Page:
So the main question is why should the public care about Jessica and her experience at Planned Parenthood? It is on the public agenda because rather than obtain an abortion because of sexual assault, the vast majority of abortions occur because of lack of personal and sexual responsibility. In 2005 alone, less than 2% of all abortions were performed as the result of rape (United States Abortion Statistics). The general public is affected by this statistic because it concerns future generations, populations, and perhaps even future leaders, prodigies, or geniuses. In this document, one may find information on the definitions of “abortion” and “rape,” why the case of Roe v. Wade had, and continues to have, such an impact on the United States. Also featured are reasons why women have obtained abortions and the likelihood of becoming pregnant from rape.

Medically, “abortion” is referred to as “the premature expulsion from the uterus of the products of conception of the embryo or of a nonviable foetus” (“Abortion” On-line Medical Dictionary). According to FindLaw.com, an online legal dictionary, “abortion” is defined as “the termination of a pregnancy after, accompanied by, or closely followed by the death of the embryo or fetus” (“Abortion” FindLaw). These two definitions are similar; the medical term is more in depth, while the legal definition is simply a straightforward description. Though “abortion” is technically a medical term, the legal definition is the one that is considered in cases such as Roe v. Wade.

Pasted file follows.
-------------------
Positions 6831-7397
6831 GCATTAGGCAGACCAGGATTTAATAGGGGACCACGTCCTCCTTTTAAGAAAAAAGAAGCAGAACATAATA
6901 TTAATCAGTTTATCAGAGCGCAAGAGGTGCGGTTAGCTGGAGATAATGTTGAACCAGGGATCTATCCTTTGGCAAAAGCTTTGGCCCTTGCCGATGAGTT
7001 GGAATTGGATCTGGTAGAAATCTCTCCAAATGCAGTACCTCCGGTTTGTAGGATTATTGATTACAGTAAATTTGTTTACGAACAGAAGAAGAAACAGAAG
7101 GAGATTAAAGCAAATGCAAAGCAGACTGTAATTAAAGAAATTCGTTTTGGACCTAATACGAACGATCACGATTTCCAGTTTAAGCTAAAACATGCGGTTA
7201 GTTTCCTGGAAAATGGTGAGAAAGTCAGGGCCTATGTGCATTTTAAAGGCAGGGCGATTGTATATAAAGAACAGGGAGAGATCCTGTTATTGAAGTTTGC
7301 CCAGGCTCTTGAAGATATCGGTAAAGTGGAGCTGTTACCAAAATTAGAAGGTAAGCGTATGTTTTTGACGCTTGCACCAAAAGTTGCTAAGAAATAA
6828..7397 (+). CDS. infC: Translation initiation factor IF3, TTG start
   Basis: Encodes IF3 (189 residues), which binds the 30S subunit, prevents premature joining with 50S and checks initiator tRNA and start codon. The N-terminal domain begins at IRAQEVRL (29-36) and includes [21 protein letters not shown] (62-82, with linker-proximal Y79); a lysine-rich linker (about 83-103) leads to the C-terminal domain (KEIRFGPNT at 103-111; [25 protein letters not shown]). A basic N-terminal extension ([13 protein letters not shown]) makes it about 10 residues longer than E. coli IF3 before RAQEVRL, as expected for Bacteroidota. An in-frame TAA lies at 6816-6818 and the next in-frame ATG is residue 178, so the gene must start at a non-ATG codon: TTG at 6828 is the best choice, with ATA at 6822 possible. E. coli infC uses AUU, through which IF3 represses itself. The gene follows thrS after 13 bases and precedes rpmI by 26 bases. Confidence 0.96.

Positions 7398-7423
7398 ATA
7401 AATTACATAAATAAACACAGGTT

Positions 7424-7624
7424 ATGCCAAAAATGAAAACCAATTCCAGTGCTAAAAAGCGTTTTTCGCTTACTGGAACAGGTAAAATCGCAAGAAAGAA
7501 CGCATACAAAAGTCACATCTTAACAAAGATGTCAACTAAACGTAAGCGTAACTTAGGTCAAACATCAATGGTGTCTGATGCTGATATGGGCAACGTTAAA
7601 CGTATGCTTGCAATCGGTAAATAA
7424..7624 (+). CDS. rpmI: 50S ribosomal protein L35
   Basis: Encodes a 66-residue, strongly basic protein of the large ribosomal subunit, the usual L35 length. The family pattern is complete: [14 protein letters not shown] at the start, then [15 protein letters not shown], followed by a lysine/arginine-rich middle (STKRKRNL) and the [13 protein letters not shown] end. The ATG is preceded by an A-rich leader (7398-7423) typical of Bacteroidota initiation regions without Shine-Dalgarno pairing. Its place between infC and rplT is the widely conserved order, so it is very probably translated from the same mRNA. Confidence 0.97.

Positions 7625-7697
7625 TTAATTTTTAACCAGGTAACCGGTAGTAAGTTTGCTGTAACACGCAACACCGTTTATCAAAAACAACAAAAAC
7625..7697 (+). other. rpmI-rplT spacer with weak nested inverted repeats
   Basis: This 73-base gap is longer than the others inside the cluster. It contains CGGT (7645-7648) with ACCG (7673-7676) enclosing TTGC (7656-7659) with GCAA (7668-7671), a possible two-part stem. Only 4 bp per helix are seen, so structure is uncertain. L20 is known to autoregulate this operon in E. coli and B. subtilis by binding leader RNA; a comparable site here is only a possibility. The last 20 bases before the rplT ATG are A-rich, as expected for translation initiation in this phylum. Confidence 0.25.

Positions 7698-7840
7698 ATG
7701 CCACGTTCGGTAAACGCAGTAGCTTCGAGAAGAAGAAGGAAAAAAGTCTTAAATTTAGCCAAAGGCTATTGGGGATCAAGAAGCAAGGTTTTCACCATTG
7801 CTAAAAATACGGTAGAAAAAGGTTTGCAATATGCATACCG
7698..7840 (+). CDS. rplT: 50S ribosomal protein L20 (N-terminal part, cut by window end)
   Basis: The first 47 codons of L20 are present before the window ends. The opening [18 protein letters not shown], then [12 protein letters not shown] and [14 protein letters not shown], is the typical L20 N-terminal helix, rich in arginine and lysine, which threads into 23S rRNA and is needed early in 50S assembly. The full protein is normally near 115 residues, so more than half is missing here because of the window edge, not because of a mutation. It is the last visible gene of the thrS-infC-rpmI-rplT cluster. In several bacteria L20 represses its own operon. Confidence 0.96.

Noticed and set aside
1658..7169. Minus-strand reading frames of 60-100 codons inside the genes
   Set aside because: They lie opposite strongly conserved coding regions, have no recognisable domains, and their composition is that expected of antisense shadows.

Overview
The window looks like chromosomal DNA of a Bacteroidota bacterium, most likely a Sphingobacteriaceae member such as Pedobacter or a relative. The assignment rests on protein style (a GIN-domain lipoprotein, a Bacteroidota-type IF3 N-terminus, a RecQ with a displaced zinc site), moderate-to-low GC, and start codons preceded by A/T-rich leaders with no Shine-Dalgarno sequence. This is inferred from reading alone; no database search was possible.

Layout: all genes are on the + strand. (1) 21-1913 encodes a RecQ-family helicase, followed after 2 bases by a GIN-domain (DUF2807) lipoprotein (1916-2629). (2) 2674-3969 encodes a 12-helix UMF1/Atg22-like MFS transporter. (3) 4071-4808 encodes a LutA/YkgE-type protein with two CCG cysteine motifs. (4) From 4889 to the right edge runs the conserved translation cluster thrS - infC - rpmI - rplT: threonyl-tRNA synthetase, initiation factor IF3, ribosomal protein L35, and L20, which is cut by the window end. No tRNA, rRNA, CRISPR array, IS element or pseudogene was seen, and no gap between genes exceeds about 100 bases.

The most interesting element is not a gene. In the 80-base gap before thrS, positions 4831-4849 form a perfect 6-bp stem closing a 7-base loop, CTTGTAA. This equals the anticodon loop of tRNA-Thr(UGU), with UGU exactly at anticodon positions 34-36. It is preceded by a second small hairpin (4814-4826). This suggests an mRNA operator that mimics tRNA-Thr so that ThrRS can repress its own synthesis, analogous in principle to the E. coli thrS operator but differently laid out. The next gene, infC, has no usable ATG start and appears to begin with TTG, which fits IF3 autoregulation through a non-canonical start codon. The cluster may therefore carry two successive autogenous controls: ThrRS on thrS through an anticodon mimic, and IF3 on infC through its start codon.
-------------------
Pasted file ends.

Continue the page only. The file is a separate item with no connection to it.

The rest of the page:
“Rape,” according to The ‘Lectric Law Library’s Legal Lexicon, is “the carnal knowledge of a woman by a man (or vice versa) forcibly and unlawfully against her will” (“Rape” Legal Definition of Rape). Similar to the legal definition, a medical definition of “rape” is “unlawful sexual activity and usually sexual intercourse carried out forcibly or under threat of injury against the will usually of a female or with a person who is beneath a certain age or incapable of valid consent” (“Rape” MedlinePlus: Medical Dictionary). Unlike with “abortion,” both versions of the definition of “rape” are essential when it comes to the idea and/or report of rape.